Self-driv­ing cars vul­ner­a­ble to cy­ber­at­tack, ex­perts warn


Hack­ers pose a real dan­ger to self-driv­ing ve­hi­cles, U.S. ex­perts are warn­ing, and car­mak­ers and in­sur­ers are start­ing to fac­tor in the risk.

Ex­pected on the road by 2020 or even sooner, driver­less cars should have a wide range of cut­ting-edge tech­nolo­gies such as elec­tronic sen­sors — a group of cam­eras, radar, sonar and Li­DAR ( light de­tec­tion and rang­ing) — com­manded re­motely us­ing soft­ware that senses road widths, iden­ti­fies signs and even road­blocks.

But like con­nected ve­hi­cles and their on­board mul­ti­me­dia sys­tems, th­ese new self-driv­ing tech­nol­ogy el­e­ments — which were meant to make the cars safe and re­li­able, could end up leav­ing them vul­ner­a­ble to hacker strikes, ac­cord­ing to U.S. se­cu­rity firms Mission Se­cure Inc (MSi) and Per­rone Ro­bot­ics Inc.

A hacker re­cently boasted of hav­ing en­tered the elec­tronic sys­tems of the U.S. jet he was trav­el­ing on, and of hav­ing changed its tra­jec­tory. He claimed he did so us­ing the in-flight Wi-Fi sys­tem.

The two se­cu­rity com­pa­nies, work­ing with the Uni­ver­sity of Vir­ginia and the Pen­tagon, have run tests that have shown they be­lieve it is pos­si­ble to hack into and dis­rupt the multi-sen­sor sys­tem.

One trial was to change how the car re­sponded when it en­coun­tered an ob­sta­cle.

“One attack sce­nario forces the car to ac­cel­er­ate, rather than brake, even though the ob­sta­cle avoid­ance sys­tem (us­ing Li­DAR) de­tects an ob­ject in front of the car. Rather than slow­ing down, the car hits the ob­ject ... at high speed, caus­ing dam­age to the car and po­ten­tial threat to the life and safety of the pas­sen­gers in the car un­der attack and in the car be­ing struck,” ac­cord­ing to the re­port avail­able on MSi’s web­site.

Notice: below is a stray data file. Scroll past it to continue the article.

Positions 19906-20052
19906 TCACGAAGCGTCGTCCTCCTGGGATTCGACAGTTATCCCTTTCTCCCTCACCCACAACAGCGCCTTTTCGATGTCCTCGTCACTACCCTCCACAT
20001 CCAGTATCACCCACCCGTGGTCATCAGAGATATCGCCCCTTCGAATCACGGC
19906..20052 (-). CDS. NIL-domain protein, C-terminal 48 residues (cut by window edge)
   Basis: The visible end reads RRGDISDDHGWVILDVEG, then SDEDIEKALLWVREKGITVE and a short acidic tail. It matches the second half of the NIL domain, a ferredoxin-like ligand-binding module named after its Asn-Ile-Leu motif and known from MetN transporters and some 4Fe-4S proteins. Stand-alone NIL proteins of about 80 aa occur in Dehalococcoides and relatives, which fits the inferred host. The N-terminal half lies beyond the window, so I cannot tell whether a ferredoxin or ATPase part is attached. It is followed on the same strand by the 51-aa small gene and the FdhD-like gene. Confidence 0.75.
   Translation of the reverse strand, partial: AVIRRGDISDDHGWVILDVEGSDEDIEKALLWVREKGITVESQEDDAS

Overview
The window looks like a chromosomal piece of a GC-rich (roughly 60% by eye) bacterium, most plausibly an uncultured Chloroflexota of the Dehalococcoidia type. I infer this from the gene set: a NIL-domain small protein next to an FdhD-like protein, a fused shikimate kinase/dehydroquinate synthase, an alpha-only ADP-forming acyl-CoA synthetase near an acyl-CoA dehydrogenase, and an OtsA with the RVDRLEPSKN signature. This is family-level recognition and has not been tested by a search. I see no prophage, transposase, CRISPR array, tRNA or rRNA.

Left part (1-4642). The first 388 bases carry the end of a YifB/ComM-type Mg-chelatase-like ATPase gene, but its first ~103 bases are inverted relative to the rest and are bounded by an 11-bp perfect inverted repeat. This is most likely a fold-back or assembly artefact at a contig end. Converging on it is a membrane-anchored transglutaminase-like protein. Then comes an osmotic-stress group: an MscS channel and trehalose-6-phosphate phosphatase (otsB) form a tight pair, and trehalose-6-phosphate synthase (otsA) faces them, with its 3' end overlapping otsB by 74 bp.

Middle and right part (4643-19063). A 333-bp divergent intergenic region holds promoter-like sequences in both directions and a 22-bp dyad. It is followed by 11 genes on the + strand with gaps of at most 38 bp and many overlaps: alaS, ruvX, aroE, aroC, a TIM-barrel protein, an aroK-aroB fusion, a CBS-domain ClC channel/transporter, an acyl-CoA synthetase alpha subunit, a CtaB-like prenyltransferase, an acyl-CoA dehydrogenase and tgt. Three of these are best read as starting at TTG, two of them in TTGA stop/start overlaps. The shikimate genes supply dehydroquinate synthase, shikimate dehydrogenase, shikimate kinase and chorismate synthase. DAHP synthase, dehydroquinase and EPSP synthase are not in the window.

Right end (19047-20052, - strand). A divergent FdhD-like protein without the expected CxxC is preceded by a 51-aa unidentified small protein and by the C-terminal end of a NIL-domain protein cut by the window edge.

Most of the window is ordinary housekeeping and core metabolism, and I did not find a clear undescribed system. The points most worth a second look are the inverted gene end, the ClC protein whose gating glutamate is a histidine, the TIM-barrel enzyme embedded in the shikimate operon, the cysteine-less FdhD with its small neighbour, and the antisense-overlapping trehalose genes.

“If an attack were car­ried out suc­cess­fully, au­to­mo­bile man­u­fac­tur­ers have no means of quickly gath­er­ing in­for­ma­tion for foren­sic anal­y­sis or to rapidly deploy ad­di­tional pro­tec­tions to cars in re­sponse to new and evolv­ing at­tacks,” the re­port warns.

Ac­cord­ing to th­ese ex­perts, hack­ers pen­e­trate the sys­tem through wire­less con­nec­tions.

MSi and Per­rone Ro­bot­ics, which are work­ing on a sys­tem to counter cy­ber at­tacks, be­lieve the sit­u­a­tion poses “sig­nif­i­cant chal­lenges and risks for the au­to­mo­tive in­dus­try, as well as to

public safety.”

In­sur­ance pre­mium re­views?

Most of the car­mak­ers gear­ing up their own au­ton­o­mous car projects did not re­ply to up­date re­quests from AFP.

But sources close to the in­dus­try say the chance of the sys­tem be­ing hacked has been fac­tored in through­out the man­u­fac­tur­ing process.

In­ter­net gi­ant Google, for ex­am­ple, is be­lieved to have a team of top pro­gram­mers tasked with try­ing to hack into the soft­ware in their own self-driv­ing pro­to­type car, which is ex­pected to get on­road testing within the next few months. Google de­clined to com­ment for this story.

U. S. in­sur­ers are con­cerned about safety, and whether the new tech­nolo­gies can cut the risk of ac­ci­dents hap­pen­ing.

This could force them to re­think their con­tracts and to re­cal­cu­late pre­mi­ums.

At first, pre­mi­ums could rise be­cause the price of self-driv­ing cars will be high due to the cost of em­bed­ded tech­nolo­gies and re­pairs, in­surer Na­tion­wide told AFP.

But this could be par­tially off­set by the wider use of ve­hi­cles decked out with ac­ci­dent-pre­vent­ing tech­nolo­gies.

For State Farm, an­other U.S. in­surer, the big pic­ture is what counts.

“As con­nected and au­to­mated ve­hi­cle tech­nol­ogy re­duces or elim­i­nates some risks that driv­ers face to­day, new risks are likely to emerge. We are fo­cused on the big pic­ture — how can we adapt to th­ese changes and con­tinue to de­liver value to our cus­tomers,” the com­pany said in an email to AFP.

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